Working too hard is now recognized as an occupational phenomenon, according to the World Health Organization (WHO). The agency, which guides many health providers and organizations, now includes “burnout” in its International Classification of Diseases Handbook.
The agency described “burnout” as a syndrome resulting from “chronic workplace stress that has not been successfully managed.”
According to the WHO, doctors can issue a diagnosis of burnout if a patient exhibits three symptoms: feeling depleted of energy or exhausted; feeling mentally distanced from or cynical about one’s job; and problems getting one’s job done successfully. The WHO notes that burnout is to be used specifically “in the occupational context” and that it “should not be applied to describe experiences in other areas of life.”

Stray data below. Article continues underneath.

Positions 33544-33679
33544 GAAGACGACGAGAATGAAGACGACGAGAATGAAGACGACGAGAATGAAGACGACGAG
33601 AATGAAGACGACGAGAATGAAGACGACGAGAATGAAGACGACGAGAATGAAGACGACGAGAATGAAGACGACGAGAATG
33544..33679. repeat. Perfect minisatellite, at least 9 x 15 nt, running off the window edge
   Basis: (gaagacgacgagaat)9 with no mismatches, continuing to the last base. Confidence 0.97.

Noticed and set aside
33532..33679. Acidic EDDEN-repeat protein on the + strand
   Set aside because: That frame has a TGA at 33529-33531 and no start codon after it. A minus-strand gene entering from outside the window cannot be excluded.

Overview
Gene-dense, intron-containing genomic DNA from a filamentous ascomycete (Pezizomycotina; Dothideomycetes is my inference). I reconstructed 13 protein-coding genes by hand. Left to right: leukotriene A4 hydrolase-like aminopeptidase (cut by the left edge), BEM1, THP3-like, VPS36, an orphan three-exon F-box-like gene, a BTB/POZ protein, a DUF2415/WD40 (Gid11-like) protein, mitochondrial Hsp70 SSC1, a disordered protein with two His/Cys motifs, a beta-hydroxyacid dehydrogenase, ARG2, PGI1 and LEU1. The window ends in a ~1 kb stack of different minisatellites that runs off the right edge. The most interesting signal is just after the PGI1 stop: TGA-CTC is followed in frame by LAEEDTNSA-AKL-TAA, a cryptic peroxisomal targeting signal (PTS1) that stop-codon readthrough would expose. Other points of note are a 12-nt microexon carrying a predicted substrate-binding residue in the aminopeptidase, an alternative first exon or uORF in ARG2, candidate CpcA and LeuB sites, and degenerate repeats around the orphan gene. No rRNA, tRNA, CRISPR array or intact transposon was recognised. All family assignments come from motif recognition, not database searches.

The agency said it plans to develop “evidence-based guidelines on mental well-being in the workplace.”
Burnout as a psychological term was first described in the mid-1970s, BuzzFeed reported, when psychologist Herbert Freudenberger used it to describe cases of “physical or mental collapse caused by overwork or stress.” Freudenberger ascribed the condition to “helping” professions such as nurses and doctors.
But today, many types of people can suffer from burnout, “from stressed-out careerists and celebrities to overworked employees and homemakers,” according to the National Institutes of Health. Last year, a Gallup survey found nearly 1 in 4 employees feels burned out always or often, with another 44 percent saying they feel burned out “sometimes.”